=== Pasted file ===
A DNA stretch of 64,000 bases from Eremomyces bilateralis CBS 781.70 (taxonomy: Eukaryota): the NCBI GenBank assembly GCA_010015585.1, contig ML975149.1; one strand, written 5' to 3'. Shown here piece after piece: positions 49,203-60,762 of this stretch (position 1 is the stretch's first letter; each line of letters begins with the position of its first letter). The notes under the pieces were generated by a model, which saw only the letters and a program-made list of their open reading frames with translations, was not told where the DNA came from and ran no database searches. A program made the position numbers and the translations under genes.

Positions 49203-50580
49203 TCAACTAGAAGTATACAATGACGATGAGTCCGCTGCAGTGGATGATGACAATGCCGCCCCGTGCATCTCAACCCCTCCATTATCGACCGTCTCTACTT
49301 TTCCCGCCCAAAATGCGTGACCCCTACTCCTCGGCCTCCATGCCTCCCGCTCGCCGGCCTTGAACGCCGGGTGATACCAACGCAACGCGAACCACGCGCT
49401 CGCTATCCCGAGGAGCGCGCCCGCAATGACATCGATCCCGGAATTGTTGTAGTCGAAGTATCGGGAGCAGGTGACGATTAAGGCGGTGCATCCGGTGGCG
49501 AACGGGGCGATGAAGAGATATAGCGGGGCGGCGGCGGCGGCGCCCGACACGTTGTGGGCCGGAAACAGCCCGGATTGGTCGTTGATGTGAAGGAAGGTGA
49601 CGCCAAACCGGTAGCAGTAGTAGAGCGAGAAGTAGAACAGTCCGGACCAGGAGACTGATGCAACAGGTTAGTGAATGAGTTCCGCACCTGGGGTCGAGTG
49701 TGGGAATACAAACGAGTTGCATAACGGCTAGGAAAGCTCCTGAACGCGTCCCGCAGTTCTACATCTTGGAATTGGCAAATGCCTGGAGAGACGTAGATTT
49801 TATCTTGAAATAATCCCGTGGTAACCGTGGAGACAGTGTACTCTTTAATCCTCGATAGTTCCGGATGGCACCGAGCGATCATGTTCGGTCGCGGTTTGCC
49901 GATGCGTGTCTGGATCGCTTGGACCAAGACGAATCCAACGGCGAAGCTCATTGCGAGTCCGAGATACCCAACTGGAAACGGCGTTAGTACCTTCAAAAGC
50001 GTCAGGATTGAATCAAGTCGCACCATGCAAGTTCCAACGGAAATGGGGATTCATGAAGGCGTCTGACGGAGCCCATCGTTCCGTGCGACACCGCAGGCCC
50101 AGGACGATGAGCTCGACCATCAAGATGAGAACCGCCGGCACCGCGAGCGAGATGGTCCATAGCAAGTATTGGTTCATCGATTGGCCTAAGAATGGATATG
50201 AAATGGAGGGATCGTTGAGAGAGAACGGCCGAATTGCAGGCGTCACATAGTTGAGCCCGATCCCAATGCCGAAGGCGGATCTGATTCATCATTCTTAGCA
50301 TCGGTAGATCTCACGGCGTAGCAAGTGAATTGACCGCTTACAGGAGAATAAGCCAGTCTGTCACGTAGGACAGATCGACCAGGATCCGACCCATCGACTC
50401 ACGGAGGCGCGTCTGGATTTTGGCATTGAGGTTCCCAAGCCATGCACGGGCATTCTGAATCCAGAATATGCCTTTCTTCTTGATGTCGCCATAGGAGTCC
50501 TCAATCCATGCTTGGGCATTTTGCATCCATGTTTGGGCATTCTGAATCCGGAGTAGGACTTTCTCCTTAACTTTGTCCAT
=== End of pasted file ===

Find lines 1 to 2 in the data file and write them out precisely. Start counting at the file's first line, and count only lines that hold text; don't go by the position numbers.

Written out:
A DNA stretch of 64,000 bases from Eremomyces bilateralis CBS 781.70 (taxonomy: Eukaryota): the NCBI GenBank assembly GCA_010015585.1, contig ML975149.1; one strand, written 5' to 3'. Shown here piece after piece: positions 49,203-60,762 of this stretch (position 1 is the stretch's first letter; each line of letters begins with the position of its first letter). The notes under the pieces were generated by a model, which saw only the letters and a program-made list of their open reading frames with translations, was not told where the DNA came from and ran no database searches. A program made the position numbers and the translations under genes.

Positions 49203-50580